My sister and I are kicking around an idea that we aren’t ready to make public yet, but that idea was why we were so excited to go into our first session on Saturday: “Devotional Literature with Teeth: Writing Complexity and Darkness in Modern Spiritual Writing”. Right before we went in, Angela and I were standing around in the hall (eating free muffins!) and I was venting a little. Sometimes I experience push-back against what I do. If I’d just be a little more inspirational… If I’d just show the upside of a being traumatized… If I’d just clean up my language… If I’d just make people less uncomfortable… I’d have a bigger readership. My response to that is always the same. The people who want some easy, feel-good, inspirational writing without any real substance already have people providing that for them. They’re being served. I’m writing for the people who aren’t served by that. For the people who are still hungry after that. For the people who want to connect with someone who doesn’t pretend that believing in Jesus makes the pain go away. For the people who live with thorns they can’t get rid of. For the people who don’t have any patience for pretentiousness. For people who enjoy a little dark humor because we all get that it’s how we survive sometimes. I don’t care if I have a big readership. I only care if I’m reaching the people I need to reach. It was affirming to hear that echoed in the Devotional Literature panel. I get a lot of “you’re doing it wrong” either implicitly or explicitly. It was nice to hear that maybe I’m doing it right.
The last session we went into was my favorite: “Not Always Sweet: Beyond Liturgical Cupcakes in Catholic Women’s Writing”. When female orgasms get brought up, you know it’s going to be a good time. The only time I got anywhere close to crying was during this session. That’s partially because of how personal and painful some of these stories were, and partially because of how freaking hilarious these women are. Listening to so many different women, from different backgrounds, talk about their own challenges and how they live out their calling as both writers (and I absolutely believe it’s a calling) and Catholic women was the first time in a very, very long time (maybe ever) that I felt like I was sitting in a room with people who really “get it”. I feel privileged to have been some small part of that. I live in a fairly conservative area, and I also run in mostly non-religious circles (out of self-preservation, more than anything). I have a very small circle of women who are both religious and called to create. That gets lonely. It was worth driving five hours, just for this session.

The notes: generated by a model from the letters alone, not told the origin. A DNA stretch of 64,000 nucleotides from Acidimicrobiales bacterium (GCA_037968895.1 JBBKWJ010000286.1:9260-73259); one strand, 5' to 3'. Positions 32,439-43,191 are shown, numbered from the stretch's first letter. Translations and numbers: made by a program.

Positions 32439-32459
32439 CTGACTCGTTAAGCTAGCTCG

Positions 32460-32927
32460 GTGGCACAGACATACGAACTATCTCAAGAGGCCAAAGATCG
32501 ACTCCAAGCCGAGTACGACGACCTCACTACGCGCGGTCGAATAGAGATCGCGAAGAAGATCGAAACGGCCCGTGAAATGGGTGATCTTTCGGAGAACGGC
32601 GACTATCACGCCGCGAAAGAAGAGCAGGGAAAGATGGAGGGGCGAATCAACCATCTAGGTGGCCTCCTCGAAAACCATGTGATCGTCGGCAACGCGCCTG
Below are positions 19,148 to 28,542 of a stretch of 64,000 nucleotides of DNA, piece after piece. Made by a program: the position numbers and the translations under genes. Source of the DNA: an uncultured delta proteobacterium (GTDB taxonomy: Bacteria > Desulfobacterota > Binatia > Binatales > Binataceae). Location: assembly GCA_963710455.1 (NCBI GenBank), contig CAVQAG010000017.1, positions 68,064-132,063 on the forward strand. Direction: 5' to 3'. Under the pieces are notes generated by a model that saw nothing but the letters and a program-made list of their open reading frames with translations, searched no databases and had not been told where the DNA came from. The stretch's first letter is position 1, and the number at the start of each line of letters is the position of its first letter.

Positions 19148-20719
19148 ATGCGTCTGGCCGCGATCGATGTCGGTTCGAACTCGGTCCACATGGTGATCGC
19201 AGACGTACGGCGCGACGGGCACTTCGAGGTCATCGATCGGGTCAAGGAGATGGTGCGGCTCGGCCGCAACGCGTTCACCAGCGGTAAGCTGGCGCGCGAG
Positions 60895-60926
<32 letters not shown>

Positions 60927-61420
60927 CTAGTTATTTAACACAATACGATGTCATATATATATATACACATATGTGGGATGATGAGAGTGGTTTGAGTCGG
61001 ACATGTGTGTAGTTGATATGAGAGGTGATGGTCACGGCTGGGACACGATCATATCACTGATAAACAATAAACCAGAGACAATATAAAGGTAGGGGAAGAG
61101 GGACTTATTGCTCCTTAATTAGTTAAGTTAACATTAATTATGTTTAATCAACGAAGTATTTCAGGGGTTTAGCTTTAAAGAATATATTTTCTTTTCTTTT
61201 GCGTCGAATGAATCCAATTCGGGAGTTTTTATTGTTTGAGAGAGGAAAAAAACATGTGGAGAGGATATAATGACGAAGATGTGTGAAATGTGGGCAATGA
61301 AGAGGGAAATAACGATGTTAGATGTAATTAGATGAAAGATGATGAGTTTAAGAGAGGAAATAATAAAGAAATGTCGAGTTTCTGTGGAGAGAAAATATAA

I had to take off after that. Again, I’m so thankful for those Sound Cloud recordings.
I didn’t interact with anyone else too much, aside from my weird rural, southern thing where I “hello” and “how are you?” at almost everyone I pass.
When you’re around a bunch of writers, they’re going to ask you what you write. And remember that thing about me making bad first impressions? Yeah. “Hey! I’m Kristy and I just wrote a book about someone who straight up wanted to murder me because the Bible and some of our church members were cool with it. What’s your deal?” probably isn’t the way to go. They might start thinking he had a point, you know?
I’m really glad I went. It was a positive and affirming experience, which is important to me since I’m up here, alone in the woods and all.